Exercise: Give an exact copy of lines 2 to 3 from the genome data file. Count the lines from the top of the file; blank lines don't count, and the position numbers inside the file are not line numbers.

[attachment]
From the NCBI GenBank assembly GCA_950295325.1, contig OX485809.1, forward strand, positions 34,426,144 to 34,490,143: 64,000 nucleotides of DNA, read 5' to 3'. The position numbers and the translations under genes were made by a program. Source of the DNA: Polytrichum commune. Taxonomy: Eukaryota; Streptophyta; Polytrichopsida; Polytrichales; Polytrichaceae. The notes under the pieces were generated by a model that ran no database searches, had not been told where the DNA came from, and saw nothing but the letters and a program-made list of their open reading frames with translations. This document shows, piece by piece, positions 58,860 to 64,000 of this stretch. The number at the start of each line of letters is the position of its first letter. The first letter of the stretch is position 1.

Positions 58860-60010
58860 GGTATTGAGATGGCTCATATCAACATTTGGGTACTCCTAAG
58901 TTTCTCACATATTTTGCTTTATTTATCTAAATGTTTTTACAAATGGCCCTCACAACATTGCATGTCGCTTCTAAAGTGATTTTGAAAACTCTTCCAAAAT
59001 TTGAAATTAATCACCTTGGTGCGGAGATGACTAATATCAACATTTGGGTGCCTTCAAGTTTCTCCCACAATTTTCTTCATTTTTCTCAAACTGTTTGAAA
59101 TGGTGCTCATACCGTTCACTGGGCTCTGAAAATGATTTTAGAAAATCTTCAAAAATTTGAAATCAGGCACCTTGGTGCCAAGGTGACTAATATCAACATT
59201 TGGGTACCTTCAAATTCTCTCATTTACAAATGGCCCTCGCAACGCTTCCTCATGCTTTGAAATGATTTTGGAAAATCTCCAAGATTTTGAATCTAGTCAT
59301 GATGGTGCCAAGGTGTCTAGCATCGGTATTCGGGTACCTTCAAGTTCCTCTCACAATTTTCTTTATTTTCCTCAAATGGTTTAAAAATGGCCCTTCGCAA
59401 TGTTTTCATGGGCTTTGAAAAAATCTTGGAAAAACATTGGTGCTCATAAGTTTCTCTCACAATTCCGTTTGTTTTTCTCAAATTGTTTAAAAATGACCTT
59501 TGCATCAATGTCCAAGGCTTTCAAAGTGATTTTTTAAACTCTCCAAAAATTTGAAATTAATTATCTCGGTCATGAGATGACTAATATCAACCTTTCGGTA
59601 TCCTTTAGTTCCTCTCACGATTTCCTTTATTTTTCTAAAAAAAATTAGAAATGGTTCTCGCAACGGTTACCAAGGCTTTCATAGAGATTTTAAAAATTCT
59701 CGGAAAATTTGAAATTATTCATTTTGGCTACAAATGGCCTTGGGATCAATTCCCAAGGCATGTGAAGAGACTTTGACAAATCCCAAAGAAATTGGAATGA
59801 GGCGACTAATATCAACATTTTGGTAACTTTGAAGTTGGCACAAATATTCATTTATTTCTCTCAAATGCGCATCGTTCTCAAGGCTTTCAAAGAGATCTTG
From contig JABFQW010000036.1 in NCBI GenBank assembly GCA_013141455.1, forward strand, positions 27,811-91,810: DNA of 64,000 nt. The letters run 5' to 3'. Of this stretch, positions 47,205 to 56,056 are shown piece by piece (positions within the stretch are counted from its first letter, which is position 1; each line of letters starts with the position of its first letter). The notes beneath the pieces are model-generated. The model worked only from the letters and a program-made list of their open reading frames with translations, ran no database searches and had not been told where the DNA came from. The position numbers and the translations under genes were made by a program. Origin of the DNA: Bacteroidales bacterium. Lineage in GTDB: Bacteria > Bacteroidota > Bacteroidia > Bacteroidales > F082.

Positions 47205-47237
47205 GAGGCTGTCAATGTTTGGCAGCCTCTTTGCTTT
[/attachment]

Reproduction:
Positions 58860-60010
58860 GGTATTGAGATGGCTCATATCAACATTTGGGTACTCCTAAG